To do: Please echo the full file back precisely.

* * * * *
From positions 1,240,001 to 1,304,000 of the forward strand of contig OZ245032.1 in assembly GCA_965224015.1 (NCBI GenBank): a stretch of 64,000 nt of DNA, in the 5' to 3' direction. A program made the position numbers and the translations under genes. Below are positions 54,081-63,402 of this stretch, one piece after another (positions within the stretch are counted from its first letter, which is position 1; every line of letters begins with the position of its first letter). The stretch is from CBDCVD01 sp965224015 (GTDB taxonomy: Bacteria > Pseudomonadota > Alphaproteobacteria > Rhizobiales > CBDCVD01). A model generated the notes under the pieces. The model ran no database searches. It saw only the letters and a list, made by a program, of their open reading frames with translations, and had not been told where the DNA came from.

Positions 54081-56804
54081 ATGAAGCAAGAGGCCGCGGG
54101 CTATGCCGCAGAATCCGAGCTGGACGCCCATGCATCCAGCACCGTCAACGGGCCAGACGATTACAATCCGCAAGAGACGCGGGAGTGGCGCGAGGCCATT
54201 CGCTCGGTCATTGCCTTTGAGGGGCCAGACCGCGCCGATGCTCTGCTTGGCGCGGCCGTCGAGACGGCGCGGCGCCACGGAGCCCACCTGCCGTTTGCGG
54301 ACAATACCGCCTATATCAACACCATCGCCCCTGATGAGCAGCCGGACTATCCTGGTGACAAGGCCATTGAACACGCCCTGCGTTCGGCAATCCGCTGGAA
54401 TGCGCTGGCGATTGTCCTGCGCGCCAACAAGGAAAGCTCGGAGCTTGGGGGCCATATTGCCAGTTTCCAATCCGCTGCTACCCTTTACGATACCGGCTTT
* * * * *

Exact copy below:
From positions 1,240,001 to 1,304,000 of the forward strand of contig OZ245032.1 in assembly GCA_965224015.1 (NCBI GenBank): a stretch of 64,000 nt of DNA, in the 5' to 3' direction. A program made the position numbers and the translations under genes. Below are positions 54,081-63,402 of this stretch, one piece after another (positions within the stretch are counted from its first letter, which is position 1; every line of letters begins with the position of its first letter). The stretch is from CBDCVD01 sp965224015 (GTDB taxonomy: Bacteria > Pseudomonadota > Alphaproteobacteria > Rhizobiales > CBDCVD01). A model generated the notes under the pieces. The model ran no database searches. It saw only the letters and a list, made by a program, of their open reading frames with translations, and had not been told where the DNA came from.

Positions 54081-56804
54081 ATGAAGCAAGAGGCCGCGGG
54101 CTATGCCGCAGAATCCGAGCTGGACGCCCATGCATCCAGCACCGTCAACGGGCCAGACGATTACAATCCGCAAGAGACGCGGGAGTGGCGCGAGGCCATT
54201 CGCTCGGTCATTGCCTTTGAGGGGCCAGACCGCGCCGATGCTCTGCTTGGCGCGGCCGTCGAGACGGCGCGGCGCCACGGAGCCCACCTGCCGTTTGCGG
54301 ACAATACCGCCTATATCAACACCATCGCCCCTGATGAGCAGCCGGACTATCCTGGTGACAAGGCCATTGAACACGCCCTGCGTTCGGCAATCCGCTGGAA
54401 TGCGCTGGCGATTGTCCTGCGCGCCAACAAGGAAAGCTCGGAGCTTGGGGGCCATATTGCCAGTTTCCAATCCGCTGCTACCCTTTACGATACCGGCTTT